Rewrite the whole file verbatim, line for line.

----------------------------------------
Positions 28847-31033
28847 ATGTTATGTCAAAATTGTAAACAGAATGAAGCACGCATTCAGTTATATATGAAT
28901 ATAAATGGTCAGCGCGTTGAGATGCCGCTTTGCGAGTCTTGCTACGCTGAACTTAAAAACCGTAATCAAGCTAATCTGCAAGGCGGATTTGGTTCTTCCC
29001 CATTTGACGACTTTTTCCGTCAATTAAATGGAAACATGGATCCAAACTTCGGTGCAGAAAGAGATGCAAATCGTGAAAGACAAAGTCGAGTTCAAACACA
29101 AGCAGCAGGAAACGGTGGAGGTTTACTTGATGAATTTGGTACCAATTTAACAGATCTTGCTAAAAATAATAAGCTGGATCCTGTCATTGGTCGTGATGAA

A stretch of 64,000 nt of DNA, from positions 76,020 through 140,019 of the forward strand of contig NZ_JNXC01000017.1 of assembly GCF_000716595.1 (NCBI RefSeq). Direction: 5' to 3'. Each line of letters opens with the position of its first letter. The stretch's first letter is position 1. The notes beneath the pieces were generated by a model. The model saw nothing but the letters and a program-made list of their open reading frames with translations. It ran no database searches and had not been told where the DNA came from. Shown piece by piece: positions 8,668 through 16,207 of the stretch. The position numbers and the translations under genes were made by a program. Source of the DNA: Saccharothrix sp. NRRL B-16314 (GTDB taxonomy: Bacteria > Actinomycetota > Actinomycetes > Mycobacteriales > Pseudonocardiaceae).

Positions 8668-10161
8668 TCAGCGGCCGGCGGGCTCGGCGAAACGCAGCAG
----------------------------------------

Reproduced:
Positions 28847-31033
28847 ATGTTATGTCAAAATTGTAAACAGAATGAAGCACGCATTCAGTTATATATGAAT
28901 ATAAATGGTCAGCGCGTTGAGATGCCGCTTTGCGAGTCTTGCTACGCTGAACTTAAAAACCGTAATCAAGCTAATCTGCAAGGCGGATTTGGTTCTTCCC
29001 CATTTGACGACTTTTTCCGTCAATTAAATGGAAACATGGATCCAAACTTCGGTGCAGAAAGAGATGCAAATCGTGAAAGACAAAGTCGAGTTCAAACACA
29101 AGCAGCAGGAAACGGTGGAGGTTTACTTGATGAATTTGGTACCAATTTAACAGATCTTGCTAAAAATAATAAGCTGGATCCTGTCATTGGTCGTGATGAA

A stretch of 64,000 nt of DNA, from positions 76,020 through 140,019 of the forward strand of contig NZ_JNXC01000017.1 of assembly GCF_000716595.1 (NCBI RefSeq). Direction: 5' to 3'. Each line of letters opens with the position of its first letter. The stretch's first letter is position 1. The notes beneath the pieces were generated by a model. The model saw nothing but the letters and a program-made list of their open reading frames with translations. It ran no database searches and had not been told where the DNA came from. Shown piece by piece: positions 8,668 through 16,207 of the stretch. The position numbers and the translations under genes were made by a program. Source of the DNA: Saccharothrix sp. NRRL B-16314 (GTDB taxonomy: Bacteria > Actinomycetota > Actinomycetes > Mycobacteriales > Pseudonocardiaceae).

Positions 8668-10161
8668 TCAGCGGCCGGCGGGCTCGGCGAAACGCAGCAG